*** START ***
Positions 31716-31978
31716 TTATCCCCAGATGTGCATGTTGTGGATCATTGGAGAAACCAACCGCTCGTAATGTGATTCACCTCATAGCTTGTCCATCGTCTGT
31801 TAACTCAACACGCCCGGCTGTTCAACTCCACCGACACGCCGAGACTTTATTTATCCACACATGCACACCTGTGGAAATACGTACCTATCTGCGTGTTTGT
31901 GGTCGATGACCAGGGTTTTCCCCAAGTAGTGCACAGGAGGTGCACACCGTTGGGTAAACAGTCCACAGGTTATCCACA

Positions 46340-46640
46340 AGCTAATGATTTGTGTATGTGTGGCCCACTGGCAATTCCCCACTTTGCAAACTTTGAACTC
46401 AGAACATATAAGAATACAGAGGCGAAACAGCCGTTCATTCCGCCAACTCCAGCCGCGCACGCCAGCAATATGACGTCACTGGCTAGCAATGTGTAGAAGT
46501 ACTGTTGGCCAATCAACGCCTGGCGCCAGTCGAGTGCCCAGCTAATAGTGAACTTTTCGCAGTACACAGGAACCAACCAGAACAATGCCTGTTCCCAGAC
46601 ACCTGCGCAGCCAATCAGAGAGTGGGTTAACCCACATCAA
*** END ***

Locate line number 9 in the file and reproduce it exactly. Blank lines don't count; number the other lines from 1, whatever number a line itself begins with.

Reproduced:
46601 ACCTGCGCAGCCAATCAGAGAGTGGGTTAACCCACATCAA